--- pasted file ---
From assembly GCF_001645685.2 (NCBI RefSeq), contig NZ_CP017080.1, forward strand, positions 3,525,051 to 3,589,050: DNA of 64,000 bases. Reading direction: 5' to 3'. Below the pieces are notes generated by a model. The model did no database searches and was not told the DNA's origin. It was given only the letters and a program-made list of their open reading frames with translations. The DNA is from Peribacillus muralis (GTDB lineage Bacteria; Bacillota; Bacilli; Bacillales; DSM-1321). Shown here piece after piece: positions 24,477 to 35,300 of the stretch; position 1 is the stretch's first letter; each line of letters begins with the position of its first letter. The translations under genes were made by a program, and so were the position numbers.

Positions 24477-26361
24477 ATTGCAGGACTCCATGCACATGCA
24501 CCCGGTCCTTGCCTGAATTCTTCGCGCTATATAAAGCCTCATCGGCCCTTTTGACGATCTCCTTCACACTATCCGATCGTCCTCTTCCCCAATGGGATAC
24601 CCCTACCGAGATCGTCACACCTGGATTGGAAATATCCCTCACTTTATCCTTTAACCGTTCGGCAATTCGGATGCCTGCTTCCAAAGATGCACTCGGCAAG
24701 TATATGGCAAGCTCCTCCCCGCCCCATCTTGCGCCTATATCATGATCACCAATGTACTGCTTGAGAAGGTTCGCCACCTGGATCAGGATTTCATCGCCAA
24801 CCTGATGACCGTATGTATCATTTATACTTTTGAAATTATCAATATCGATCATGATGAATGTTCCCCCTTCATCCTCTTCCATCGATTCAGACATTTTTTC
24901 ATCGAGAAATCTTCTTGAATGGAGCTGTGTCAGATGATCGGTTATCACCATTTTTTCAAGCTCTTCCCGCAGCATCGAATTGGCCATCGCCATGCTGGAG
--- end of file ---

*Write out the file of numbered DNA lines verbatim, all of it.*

From assembly GCF_001645685.2 (NCBI RefSeq), contig NZ_CP017080.1, forward strand, positions 3,525,051 to 3,589,050: DNA of 64,000 bases. Reading direction: 5' to 3'. Below the pieces are notes generated by a model. The model did no database searches and was not told the DNA's origin. It was given only the letters and a program-made list of their open reading frames with translations. The DNA is from Peribacillus muralis (GTDB lineage Bacteria; Bacillota; Bacilli; Bacillales; DSM-1321). Shown here piece after piece: positions 24,477 to 35,300 of the stretch; position 1 is the stretch's first letter; each line of letters begins with the position of its first letter. The translations under genes were made by a program, and so were the position numbers.

Positions 24477-26361
24477 ATTGCAGGACTCCATGCACATGCA
24501 CCCGGTCCTTGCCTGAATTCTTCGCGCTATATAAAGCCTCATCGGCCCTTTTGACGATCTCCTTCACACTATCCGATCGTCCTCTTCCCCAATGGGATAC
24601 CCCTACCGAGATCGTCACACCTGGATTGGAAATATCCCTCACTTTATCCTTTAACCGTTCGGCAATTCGGATGCCTGCTTCCAAAGATGCACTCGGCAAG
24701 TATATGGCAAGCTCCTCCCCGCCCCATCTTGCGCCTATATCATGATCACCAATGTACTGCTTGAGAAGGTTCGCCACCTGGATCAGGATTTCATCGCCAA
24801 CCTGATGACCGTATGTATCATTTATACTTTTGAAATTATCAATATCGATCATGATGAATGTTCCCCCTTCATCCTCTTCCATCGATTCAGACATTTTTTC
24901 ATCGAGAAATCTTCTTGAATGGAGCTGTGTCAGATGATCGGTTATCACCATTTTTTCAAGCTCTTCCCGCAGCATCGAATTGGCCATCGCCATGCTGGAG